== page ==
Oral Bacteria’s Strength in Numbers

We warn our children to beware of the company they keep to help prevent them from falling in with the wrong crowd. After all, the wrong influence at the right time can steer anybody into a harmful path. In a study published in the journal Microbiology, researchers at the University of Bristol have discovered that group mentality may be expressed even at the molecular level. Prosper dentist Dr. Angela Ganjoor explores the destructive companionships that Treponema denticola forges with other oral bacteria.

Ganging Up on Your Oral Health

In the course of studying the connection between your oral health and overall health, experts have uncovered incredible interactions between oral bacteria and your body’s tissue. For instance, the bacterium Porphyromonas gingivalis has been shown to excite your body’s inflammatory response to infection, resulting in the red, swollen, and bleeding gums associated with gum disease. T. denticola, however, takes a different approach to attack.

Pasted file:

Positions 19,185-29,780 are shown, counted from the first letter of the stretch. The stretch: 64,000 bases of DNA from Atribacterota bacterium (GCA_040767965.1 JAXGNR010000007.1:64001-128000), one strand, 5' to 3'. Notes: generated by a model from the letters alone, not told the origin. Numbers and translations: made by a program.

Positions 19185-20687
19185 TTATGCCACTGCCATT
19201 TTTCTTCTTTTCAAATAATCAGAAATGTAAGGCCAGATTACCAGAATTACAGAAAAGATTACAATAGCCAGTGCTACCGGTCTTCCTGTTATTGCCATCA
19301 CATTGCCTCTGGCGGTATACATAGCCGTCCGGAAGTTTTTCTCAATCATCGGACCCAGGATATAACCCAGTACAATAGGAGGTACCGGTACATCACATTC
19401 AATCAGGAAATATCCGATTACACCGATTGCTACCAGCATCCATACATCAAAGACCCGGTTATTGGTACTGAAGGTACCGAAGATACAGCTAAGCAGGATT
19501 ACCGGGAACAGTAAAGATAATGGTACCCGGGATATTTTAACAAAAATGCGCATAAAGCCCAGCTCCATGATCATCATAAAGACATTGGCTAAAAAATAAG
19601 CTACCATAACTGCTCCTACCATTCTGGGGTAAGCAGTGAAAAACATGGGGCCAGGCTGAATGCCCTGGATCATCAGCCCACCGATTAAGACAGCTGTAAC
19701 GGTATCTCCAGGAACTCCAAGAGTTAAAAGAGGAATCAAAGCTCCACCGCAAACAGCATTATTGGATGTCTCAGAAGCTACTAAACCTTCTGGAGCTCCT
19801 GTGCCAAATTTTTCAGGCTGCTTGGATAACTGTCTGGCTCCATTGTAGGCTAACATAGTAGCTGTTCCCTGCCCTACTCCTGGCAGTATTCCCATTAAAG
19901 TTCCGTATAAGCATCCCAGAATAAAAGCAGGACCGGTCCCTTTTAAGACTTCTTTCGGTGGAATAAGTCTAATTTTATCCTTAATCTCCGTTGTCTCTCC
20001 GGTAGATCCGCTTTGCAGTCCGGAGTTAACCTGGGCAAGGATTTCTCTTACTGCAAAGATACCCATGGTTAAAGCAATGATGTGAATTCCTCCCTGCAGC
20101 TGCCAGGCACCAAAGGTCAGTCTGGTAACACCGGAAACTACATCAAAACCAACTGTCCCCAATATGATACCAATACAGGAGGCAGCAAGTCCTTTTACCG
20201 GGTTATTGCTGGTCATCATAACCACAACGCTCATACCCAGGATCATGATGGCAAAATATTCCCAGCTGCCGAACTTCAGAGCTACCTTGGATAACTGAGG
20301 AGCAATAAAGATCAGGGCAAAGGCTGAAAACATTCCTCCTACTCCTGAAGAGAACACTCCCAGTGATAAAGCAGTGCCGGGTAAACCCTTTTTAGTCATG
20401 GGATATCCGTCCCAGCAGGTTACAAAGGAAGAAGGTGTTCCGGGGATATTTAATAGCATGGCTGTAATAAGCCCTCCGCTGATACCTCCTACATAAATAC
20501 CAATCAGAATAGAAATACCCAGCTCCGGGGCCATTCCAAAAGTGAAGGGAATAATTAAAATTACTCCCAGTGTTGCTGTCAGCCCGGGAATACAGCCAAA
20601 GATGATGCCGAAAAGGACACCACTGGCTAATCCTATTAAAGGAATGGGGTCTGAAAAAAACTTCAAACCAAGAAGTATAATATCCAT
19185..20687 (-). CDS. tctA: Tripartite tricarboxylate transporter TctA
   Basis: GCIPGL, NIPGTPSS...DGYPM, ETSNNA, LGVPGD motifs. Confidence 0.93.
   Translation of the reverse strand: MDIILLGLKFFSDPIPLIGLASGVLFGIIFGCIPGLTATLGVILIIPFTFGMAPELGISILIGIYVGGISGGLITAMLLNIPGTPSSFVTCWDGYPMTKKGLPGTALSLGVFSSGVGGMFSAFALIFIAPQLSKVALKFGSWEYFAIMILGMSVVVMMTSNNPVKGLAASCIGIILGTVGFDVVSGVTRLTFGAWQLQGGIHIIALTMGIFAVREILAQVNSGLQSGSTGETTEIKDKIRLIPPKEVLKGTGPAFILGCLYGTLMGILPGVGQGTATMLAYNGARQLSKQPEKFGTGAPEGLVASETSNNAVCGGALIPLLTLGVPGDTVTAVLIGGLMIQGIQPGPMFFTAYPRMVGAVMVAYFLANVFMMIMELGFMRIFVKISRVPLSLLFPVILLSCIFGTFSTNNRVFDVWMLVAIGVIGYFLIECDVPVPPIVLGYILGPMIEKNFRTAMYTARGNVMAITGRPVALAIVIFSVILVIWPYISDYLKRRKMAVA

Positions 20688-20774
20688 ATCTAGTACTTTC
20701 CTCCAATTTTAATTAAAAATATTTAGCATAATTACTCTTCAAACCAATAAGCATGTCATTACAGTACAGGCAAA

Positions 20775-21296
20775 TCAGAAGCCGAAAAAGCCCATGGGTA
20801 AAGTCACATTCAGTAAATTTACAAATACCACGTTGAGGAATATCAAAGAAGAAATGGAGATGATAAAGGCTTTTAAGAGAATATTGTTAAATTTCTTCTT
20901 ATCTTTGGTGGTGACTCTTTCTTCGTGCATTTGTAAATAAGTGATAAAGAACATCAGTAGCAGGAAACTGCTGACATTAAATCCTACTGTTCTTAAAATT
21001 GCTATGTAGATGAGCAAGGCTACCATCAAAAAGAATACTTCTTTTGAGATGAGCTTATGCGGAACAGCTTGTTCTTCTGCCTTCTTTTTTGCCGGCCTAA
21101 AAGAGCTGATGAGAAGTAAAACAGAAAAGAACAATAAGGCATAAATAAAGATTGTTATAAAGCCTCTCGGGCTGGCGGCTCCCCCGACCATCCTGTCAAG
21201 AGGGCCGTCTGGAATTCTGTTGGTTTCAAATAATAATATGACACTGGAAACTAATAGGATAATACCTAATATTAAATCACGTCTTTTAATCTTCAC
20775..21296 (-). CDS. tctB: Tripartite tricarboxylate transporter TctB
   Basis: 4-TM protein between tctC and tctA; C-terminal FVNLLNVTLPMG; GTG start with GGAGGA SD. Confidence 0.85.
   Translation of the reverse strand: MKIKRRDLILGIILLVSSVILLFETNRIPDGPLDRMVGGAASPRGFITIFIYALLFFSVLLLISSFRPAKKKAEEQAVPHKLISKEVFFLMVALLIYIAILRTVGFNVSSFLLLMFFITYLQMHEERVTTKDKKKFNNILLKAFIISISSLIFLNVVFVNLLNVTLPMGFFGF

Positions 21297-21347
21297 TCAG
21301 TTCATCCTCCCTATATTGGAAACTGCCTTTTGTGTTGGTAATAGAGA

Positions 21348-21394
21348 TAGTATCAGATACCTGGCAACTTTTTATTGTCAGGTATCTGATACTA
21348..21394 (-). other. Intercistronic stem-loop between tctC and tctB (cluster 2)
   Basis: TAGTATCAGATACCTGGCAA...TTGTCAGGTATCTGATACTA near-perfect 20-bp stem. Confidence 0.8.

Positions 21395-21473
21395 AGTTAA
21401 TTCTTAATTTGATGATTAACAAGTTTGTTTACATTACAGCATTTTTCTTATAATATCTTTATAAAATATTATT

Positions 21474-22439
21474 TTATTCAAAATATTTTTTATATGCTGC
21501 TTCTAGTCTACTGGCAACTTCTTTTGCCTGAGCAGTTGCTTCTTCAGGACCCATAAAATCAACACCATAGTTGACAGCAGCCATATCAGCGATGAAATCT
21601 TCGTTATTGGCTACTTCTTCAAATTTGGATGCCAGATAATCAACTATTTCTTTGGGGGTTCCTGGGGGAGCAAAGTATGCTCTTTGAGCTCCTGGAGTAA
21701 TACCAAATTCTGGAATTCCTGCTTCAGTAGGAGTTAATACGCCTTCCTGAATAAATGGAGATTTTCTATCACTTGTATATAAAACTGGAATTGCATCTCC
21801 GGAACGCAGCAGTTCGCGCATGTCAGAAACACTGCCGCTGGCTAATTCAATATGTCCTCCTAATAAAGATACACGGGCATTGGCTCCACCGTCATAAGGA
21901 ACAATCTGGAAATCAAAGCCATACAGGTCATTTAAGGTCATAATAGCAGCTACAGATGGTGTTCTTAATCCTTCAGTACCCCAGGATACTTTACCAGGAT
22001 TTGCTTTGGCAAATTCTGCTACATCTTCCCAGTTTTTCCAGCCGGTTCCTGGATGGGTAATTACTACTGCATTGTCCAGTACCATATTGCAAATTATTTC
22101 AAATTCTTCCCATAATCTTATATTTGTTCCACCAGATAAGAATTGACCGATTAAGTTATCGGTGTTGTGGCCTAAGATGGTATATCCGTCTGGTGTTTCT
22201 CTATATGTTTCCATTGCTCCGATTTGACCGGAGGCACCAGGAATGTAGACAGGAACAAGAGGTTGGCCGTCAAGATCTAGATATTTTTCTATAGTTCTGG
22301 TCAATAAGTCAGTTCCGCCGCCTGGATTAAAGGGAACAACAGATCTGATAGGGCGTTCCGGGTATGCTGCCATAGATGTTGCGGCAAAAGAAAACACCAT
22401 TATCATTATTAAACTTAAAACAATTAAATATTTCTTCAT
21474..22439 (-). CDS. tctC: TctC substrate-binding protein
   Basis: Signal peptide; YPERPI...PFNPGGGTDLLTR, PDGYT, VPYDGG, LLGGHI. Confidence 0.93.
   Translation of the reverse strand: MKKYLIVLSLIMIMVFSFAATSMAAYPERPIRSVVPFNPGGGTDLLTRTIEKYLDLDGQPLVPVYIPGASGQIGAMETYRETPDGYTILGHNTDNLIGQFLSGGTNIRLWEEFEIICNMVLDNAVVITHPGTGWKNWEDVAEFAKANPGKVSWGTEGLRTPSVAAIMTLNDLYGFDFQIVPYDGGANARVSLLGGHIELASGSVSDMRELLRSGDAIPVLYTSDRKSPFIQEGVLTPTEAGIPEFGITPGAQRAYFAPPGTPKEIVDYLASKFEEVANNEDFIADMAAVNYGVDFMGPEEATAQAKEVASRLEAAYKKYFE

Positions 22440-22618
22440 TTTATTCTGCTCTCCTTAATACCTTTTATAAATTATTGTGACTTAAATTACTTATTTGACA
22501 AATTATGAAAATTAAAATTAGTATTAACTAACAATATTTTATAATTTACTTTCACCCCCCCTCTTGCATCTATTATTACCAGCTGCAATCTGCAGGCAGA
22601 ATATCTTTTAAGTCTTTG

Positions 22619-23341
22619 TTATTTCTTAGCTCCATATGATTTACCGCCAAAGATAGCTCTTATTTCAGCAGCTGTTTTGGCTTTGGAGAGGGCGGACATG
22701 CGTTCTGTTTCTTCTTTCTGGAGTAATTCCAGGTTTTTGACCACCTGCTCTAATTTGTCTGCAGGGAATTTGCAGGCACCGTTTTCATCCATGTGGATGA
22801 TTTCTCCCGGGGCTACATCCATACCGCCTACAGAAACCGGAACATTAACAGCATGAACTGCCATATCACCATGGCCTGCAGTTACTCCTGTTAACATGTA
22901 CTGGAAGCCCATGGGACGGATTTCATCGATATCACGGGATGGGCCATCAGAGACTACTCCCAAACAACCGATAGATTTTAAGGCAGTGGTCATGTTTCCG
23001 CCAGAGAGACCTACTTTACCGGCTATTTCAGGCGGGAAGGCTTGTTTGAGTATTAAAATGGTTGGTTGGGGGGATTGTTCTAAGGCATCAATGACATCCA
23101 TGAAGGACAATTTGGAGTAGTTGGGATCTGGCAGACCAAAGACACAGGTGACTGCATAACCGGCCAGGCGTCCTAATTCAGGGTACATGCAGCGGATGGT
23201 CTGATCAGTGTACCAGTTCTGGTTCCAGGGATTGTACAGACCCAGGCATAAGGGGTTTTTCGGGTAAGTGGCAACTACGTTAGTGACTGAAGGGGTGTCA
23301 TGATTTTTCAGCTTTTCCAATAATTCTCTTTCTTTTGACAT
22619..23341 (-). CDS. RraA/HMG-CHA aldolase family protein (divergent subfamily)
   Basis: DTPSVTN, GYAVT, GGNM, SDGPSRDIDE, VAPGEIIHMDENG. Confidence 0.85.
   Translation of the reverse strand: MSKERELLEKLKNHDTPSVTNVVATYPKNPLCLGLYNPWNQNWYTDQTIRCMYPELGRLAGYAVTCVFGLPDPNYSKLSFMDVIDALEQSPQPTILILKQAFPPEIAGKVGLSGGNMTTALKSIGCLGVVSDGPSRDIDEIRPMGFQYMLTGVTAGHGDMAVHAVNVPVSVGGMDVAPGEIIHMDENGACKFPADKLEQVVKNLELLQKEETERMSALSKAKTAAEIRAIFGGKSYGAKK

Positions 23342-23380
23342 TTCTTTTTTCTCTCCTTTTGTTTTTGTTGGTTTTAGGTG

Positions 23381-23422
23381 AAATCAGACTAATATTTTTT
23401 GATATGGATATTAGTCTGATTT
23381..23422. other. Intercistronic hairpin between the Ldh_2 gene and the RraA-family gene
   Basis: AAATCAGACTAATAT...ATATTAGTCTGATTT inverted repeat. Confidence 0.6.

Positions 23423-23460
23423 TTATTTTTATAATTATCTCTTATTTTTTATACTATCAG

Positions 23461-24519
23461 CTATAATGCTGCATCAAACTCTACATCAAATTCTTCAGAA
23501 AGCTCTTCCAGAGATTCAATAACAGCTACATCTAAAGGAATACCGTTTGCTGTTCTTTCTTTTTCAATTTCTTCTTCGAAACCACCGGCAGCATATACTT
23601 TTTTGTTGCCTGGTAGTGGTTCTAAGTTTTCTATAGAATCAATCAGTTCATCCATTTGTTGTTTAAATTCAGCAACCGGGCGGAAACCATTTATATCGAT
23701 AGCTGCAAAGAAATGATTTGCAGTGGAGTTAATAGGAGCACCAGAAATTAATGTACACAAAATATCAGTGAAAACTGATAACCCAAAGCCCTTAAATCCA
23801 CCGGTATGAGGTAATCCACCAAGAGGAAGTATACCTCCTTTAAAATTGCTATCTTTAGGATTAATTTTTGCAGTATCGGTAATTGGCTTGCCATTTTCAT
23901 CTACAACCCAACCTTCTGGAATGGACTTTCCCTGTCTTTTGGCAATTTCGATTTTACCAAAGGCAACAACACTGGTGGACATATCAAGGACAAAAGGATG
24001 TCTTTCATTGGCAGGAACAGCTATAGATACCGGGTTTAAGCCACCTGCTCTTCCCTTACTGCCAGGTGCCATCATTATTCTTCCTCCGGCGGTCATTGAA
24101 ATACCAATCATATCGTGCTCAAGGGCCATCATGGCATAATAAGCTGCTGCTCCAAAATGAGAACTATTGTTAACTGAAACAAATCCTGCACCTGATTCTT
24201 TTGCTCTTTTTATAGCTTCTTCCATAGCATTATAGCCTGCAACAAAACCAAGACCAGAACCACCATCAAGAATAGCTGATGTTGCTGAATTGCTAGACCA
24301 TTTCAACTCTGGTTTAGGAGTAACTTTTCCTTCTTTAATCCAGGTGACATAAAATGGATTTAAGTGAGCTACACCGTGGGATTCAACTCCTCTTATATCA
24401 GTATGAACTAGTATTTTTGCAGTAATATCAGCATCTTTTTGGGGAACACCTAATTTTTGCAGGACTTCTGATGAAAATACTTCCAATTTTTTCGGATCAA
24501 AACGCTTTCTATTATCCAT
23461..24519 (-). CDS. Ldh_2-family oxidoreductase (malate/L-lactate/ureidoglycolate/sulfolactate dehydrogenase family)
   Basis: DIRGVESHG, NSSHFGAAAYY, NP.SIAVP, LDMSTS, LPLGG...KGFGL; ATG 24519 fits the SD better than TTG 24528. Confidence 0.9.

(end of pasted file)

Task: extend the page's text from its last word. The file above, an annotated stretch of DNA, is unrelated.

The various bacteria in your mouth accumulate to form the biofilm of plaque that covers your teeth and gums. Plaque consists of good and bad bacteria, and this balance is critical to the health of your oral cavity. During the study, the researchers discovered that the surface of T. denticola contains a molecule known as CTLP, which allows it to attach to other bacteria. Once the joining is complete, the combination of CTLP and congregated species of bacteria can cause extensive damage by inhibiting blood clotting (which leads to excessive bleeding of the gums) and damaging oral tissue. Researchers hope that the identification of CTLP can facilitate the development of a treatment that will reduce or prevent gum disease formation by targeting the molecule.

In the Meantime, Break it UP

Although treatment derived from this study may be years away, you can still take preventive measures to help reduce your risk of developing gum disease. Because oral bacteria inhabit your mouth, ridding yourself of them is impossible. However, by brushing and flossing your teeth at least twice a day, you can keep the population under control, reducing their destructive capacity. Visiting Dr. Ganjoor every six months for a comprehensive dental checkup will drastically improve your chances of detecting signs of gum disease and undergoing treatment before it can cause extensive damage. To learn more about gum disease or maintaining good oral health, schedule an appointment with Dr. Ganjoor at our Prosper dentist office by calling (214) 851-0130. We serve patients of all ages from Celina, Prosper, McKinney, Frisco, Anna, Pilot Point, and the surrounding areas.